Egypt Sees Water Need Rising 30 Percent by 2017

Jan. 17, 2000
CAIRO,--Egypt will need to find a extra 20 billion cubic metres of water a year by 2017 to meet burgeoning demand from its growing population, a minister said on Tuesday.Egypt would require 86.74 cubic metres of water a year by 2017, roughly 30 percent more than the 66.34 billion cubic metres it used in 1997, Public Works and Water Resources Minister Mahmoud Abu Zaid told a symposium at Cairo University."Water resources currently available in Egypt are limited compared to the population and its growth rate," Zaid said.Egypt takes 55.5 billion cubic metres a year from the Nile river, its main water source.Since 1997 Egypt has embarked on ambitious irrigation schemes in Toshka and East Oweinat in the south and Sinai in the northeast to feed its estimated 64 million people, a population growing at about 2.1 percent a year.Zaid said agriculture was the major water consumer, using about 52.13 billion cubic metres in 1997.The ministry has plans to expand water resources to 87.67 billion cubic metres a year by 2017, by drawing 11.27 billion cubic metres from underground water reservoirs and re-using 8.4 billion cubic metres of agricultural sewage water, he said.Other improvements envisaged include better crop rotation, irrigation and sewage water processing, Zaid added.SOURCE: Reuters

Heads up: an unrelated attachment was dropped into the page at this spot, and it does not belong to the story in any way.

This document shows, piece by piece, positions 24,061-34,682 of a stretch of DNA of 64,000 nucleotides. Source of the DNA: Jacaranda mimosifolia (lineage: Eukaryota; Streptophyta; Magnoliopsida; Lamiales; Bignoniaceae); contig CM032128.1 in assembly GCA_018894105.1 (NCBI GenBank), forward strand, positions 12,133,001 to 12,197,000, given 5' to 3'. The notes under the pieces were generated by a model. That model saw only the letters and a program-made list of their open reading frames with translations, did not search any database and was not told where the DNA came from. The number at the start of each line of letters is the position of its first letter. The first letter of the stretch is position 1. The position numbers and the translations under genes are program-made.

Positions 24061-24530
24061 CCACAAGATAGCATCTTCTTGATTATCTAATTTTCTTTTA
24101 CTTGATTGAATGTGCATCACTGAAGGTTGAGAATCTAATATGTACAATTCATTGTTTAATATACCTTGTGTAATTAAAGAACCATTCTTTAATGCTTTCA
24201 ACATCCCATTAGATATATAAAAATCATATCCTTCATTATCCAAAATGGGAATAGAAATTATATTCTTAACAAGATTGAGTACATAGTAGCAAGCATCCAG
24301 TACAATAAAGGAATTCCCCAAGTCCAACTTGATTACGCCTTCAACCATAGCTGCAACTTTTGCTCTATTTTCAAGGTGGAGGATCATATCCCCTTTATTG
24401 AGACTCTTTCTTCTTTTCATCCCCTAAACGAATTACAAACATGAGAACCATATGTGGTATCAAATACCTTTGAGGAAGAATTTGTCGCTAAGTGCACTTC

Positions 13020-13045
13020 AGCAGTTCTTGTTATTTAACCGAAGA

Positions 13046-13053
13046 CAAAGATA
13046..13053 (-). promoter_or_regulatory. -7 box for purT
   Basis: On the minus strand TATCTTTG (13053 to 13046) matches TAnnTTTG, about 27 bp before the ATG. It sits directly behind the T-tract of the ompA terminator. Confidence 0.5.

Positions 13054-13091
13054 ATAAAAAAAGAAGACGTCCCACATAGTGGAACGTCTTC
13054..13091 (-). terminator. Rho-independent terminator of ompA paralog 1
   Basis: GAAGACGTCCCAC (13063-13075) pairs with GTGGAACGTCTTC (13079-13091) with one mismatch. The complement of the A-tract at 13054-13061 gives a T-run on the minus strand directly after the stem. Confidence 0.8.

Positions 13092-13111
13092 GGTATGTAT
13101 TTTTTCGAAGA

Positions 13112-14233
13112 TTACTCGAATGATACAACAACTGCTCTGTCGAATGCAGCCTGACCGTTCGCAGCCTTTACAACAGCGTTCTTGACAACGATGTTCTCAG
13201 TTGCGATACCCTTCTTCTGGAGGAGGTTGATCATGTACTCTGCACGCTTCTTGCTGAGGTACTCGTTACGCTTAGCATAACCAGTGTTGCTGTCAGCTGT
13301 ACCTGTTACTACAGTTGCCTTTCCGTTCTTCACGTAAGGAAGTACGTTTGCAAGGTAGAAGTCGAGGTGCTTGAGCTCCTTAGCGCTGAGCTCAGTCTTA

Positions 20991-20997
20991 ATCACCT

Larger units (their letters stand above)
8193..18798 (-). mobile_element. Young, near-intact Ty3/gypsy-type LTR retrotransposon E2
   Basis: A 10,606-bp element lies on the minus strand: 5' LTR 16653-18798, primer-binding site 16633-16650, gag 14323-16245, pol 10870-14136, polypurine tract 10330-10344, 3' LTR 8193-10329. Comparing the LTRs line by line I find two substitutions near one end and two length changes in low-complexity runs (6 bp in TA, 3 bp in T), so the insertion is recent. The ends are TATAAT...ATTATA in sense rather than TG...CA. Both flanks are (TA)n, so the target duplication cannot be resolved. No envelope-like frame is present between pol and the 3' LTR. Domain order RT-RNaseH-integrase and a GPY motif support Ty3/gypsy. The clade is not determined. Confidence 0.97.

Photo 4645058 © Jennbang | Dreamstime.com
Photo 10945954 © Angelico Jurado | Dreamstime.com
Photo 11479540 © Nelson Alonso | Dreamstime.com
Photo 13444369 © Cammeraydave | Dreamstime.com